Fork: Whisky No.7 Carbon QR Fork
Groupset : Shimano Dura Ace
Brakes: TRP Spyre SLC Disc Brake 
Wheelset: Hope Pro 2 Evo - Stans No Tubes Grail Disc 32H Rims with SAPIM D-Light black spokes
Tyres: Schwalbe One 25mm Tubeless Tyres
Finishing kit: Enve Carbon Stem, Enve Carbon Seatpost, Hope CNC Machined Seat Clamp, Hope Integral Headset and Hope PF46 Bottom Bracket
Handlebar: Whisky No.7 Carbon Road Bar
Saddle: Brooks Cambium C15 Saddle
Build cost: £4650

Full review soon...

www.jlaverack.co.uk/

David has worked on the road.cc tech team since July 2012. Previously he was editor of Bikemagic.com and before that staff writer at RCUK. He's a seasoned cyclist of all disciplines, from road to mountain biking, touring to cyclo-cross, he only wishes he had time to ride them all. He's mildly competitive, though he'll never admit it, and is a frequent road racer but is too lazy to do really well. He currently resides in the Cotswolds.

21 comments

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CXR94Di2 [1833 posts] 2 years ago
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Beautiful bike, nice to see close ups of a built bike. I assume that you mean not seen internal rear gear and brakes cables on a titanium frame? Full internal routing has been around a little while now.

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fukawitribe [2002 posts] 2 years ago
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I was wondering whether he meant not seen internal routing of the gear cable down through the seat tube, as opposed to the chain stay.

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Jez Ash [231 posts] 2 years ago
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Ye gods that's an awfully posh bike to be still rocking cable discs. I'd ditch Dura Ace and go to Ultegra with hydraulics in a heartbeat.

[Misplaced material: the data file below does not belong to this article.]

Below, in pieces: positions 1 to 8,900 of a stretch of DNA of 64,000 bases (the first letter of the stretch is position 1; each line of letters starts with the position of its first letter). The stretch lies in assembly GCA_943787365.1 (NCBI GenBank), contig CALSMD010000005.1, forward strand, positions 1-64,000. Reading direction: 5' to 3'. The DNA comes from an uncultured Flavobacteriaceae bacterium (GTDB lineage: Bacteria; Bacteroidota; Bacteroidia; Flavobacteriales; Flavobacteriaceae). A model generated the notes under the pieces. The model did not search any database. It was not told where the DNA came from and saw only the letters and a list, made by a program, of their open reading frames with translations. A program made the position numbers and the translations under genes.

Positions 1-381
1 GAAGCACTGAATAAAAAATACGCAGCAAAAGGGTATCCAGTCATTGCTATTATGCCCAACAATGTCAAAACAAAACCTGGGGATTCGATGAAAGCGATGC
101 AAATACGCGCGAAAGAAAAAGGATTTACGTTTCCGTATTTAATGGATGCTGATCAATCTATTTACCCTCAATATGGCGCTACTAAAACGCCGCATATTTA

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David Arthur @d... [814 posts] 2 years ago
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fukawitribe wrote:

I was wondering whether he meant not seen internal routing of the gear cable down through the seat tube, as opposed to the chain stay.

I meant the gear cable being routed inside the seat stay. Probably it's not the first time it's been done before, but it's certainly not common

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CXR94Di2 [1833 posts] 2 years ago
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Jez Ash wrote:

Ye gods that's an awfully posh bike to be still rocking cable discs. I'd ditch Dura Ace and go to Ultegra with hydraulics in a heartbeat.

So would I. Also I'd be able to build it cheaper, but we all have to make a living  1

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graybags [94 posts] 2 years ago
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Looks a little like mine, but rather more expensive, really ought to have hydraulic disc and DI2 !

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fukawitribe [2002 posts] 2 years ago
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David Arthur @davearthur wrote:
fukawitribe wrote:

I was wondering whether he meant not seen internal routing of the gear cable down through the seat tube, as opposed to the chain stay.

I meant the gear cable being routed inside the seat stay. Probably it's not the first time it's been done before, but it's certainly not common

Thanks David, thought that's what you intended (and judging by the pictures of the cable exit to the derailleur) - just wrote 'tube' instead of 'stay', brain / hand interface clearly buggered.

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nadsta [182 posts] 2 years ago
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Weird spec but frame looks sweet

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cocomo [14 posts] 2 years ago
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Looks and sounds like a CX bike someone has put road tyres on.

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fukawitribe [2002 posts] 2 years ago
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cocomo wrote: